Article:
Graph Theory, Spring 2014

Course: Math 634, Spring 2014.
Instructor: Christopher Hanusa — Email: — Office: Kissena Hall 355
Meeting Times: Mondays and Wednesdays from 5:00–6:15 in KY 283
Course Web Site:
Link to Blackboard: Blackboard
Link to Wikipedia: Wikipedia (You will be required to edit and contribute to Wikipedia for this class.)

Textbook: Pearls in Graph Theory by Hartsfield and Ringel (Dover Edition, ISBN 0486432327)
This class covers: Sections from Chapters 1-3 and 8-10, plus additional topics. [See course notes for more specifics.]

Course goals:

By the end of this course, students should:

  1. Recall key definitions and be able to give examples showing thorough knowledge of the definitions.
  2. Recall the statements, consequences, and applications of main theorems and graph structure properties.
  3. Internalize and be able to apply important proof techniques and problem solving skills to unfamiliar problems involving graphs.
  4. Become inquisitive about graphs and be able to formulate one's own interesting questions about graphs.
  5. Recognize the appearance of graphs in real life. Understand that certain real life situations can best be described using graphs. Understand that graphs have many applications.
  6. Have an appreciation for mathematicians and the mathematical community as people instead of concepts found in books.
  7. See greater mathematics as a group effort instead of as a solitary pursuit. Develop the ability to work productively on mathematics with others.
  8. Develop an appreciation for graph theory as an accessible branch of mathematics that secondary educators can share with their students.

Homework Policy:

DO IT! There will be two types of homework in this class, due daily. There will be written homework assignments that you turn in for grading, and discussion homeworks that will be presented at the board. Each homework will be posted on the course web page the week beforehand.

Written Homeworks:

The written homeworks contribute towards your homework grade. They will be due almost daily and will consist of two parts, Definitions and Proofs. Since we will be building Graph Theory from its basics, there will be many definitions for you to learn. Each homework assignment will consist of a vocabulary list, for which you must write a precise definition, one or two sentences explaining your understanding of the definition (what does it really mean?), and give an example the concept. Your responses will be given 1, ½, or 0 points each.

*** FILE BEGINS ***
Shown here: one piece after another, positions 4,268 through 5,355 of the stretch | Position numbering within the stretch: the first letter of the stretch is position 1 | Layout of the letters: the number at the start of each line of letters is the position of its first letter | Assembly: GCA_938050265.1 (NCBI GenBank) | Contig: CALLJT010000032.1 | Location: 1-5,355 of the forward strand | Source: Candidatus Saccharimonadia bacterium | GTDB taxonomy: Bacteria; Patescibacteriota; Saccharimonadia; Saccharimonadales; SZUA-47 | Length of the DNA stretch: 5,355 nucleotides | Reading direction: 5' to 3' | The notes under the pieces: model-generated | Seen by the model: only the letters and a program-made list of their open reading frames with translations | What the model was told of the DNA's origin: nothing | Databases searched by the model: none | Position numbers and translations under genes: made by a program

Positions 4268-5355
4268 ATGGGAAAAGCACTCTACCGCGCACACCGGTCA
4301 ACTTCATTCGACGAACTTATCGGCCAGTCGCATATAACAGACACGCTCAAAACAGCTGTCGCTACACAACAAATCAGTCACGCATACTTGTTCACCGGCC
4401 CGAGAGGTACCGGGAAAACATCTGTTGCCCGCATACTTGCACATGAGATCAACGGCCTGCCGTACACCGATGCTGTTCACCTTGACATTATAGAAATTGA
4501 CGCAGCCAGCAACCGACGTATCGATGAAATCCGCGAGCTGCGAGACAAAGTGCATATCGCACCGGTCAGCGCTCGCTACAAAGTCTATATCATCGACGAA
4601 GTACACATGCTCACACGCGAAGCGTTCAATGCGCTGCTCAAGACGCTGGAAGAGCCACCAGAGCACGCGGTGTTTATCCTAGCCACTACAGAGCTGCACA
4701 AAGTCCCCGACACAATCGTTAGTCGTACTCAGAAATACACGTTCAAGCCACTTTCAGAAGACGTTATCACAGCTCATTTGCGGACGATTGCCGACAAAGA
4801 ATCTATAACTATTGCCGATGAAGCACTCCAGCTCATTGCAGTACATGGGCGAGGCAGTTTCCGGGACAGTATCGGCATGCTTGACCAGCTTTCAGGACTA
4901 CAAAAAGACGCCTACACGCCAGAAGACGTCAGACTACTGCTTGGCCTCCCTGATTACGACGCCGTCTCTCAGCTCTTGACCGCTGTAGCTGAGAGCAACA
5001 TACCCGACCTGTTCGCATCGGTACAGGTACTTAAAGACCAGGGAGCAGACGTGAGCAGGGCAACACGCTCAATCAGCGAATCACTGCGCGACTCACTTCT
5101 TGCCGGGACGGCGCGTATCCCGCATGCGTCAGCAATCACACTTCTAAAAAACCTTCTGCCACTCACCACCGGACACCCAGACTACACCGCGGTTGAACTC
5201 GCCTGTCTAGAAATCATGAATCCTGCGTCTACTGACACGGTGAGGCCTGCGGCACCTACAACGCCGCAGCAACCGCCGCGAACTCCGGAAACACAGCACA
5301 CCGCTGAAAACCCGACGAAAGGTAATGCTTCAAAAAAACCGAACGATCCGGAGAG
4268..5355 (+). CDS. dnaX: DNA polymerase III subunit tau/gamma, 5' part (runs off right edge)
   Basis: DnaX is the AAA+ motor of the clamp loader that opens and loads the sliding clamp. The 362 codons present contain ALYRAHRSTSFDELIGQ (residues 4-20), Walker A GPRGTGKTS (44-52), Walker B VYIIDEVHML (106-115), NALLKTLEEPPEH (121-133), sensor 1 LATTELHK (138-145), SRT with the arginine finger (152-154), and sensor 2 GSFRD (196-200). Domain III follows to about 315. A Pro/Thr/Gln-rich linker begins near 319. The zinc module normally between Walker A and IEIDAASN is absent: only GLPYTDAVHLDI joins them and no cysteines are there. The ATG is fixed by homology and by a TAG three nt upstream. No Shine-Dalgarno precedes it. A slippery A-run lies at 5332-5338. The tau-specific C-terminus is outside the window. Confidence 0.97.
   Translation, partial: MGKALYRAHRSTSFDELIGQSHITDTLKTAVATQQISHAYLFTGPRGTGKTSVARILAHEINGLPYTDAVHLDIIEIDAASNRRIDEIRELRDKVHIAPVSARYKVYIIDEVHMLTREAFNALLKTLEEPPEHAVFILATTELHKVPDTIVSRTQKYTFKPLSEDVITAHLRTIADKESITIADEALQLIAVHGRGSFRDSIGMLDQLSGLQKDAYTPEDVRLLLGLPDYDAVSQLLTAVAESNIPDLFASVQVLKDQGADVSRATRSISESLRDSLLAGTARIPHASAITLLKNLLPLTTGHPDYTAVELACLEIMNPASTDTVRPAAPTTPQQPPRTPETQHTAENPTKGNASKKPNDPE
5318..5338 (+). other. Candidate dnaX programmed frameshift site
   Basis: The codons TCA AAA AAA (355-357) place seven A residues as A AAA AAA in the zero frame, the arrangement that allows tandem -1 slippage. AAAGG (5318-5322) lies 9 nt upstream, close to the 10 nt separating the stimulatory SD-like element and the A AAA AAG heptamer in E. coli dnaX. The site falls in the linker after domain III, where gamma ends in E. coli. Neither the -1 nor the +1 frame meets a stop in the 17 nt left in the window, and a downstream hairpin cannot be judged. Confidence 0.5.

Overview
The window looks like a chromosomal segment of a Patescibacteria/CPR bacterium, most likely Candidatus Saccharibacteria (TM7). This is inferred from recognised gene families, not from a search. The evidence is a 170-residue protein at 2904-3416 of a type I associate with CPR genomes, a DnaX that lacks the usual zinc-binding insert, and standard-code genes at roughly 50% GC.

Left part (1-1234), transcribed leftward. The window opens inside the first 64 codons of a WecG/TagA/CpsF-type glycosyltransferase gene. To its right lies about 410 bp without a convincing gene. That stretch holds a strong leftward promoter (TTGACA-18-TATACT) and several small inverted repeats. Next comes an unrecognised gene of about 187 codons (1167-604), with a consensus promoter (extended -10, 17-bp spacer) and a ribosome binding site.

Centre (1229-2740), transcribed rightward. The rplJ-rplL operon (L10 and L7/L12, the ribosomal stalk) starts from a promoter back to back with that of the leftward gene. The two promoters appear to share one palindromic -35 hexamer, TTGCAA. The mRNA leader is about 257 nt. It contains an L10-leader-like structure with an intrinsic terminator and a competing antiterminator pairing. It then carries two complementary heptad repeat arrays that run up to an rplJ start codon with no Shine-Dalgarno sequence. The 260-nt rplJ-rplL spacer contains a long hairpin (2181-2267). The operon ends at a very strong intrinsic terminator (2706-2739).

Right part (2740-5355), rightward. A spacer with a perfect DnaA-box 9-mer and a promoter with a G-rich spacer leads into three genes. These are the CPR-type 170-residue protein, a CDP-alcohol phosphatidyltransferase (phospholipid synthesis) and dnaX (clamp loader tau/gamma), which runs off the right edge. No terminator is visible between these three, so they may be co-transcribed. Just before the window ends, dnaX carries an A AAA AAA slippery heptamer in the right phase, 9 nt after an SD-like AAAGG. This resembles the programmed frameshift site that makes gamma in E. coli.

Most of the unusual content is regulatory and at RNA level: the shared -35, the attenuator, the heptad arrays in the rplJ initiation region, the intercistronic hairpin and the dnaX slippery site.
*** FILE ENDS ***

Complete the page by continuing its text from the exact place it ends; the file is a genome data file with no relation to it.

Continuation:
In addition, you will be given one or two homework questions that will require proof and/or exploration. You are expected to complete homework questions requiring proof only by consulting your classmates, the course materials, or your professor, and NOT through internet searches nor by contacting students who previously took this class. I expect all solutions to be fully justified, unless otherwise noted. Each of the problems will be graded on the following scale.

5  or  +   (110%)   A well-written homework solution that hits on all the main points.
In other words, Perfect!
4  or  (90%)   A well-written homework solution that contains most of the main ideas needed to solve the problem completely.
3  or  - (70%)   A homework solution that contains some of the main ideas but is not complete.
2  or  (50%)   A very partial solution or a good start.
0  or  0 (0%)   No work, a weak start, or an unsupported answer

I require you to follow some relatively strict guidelines for homework submission. It is especially important that your homework be legible and clearly presented, or I may not grade it.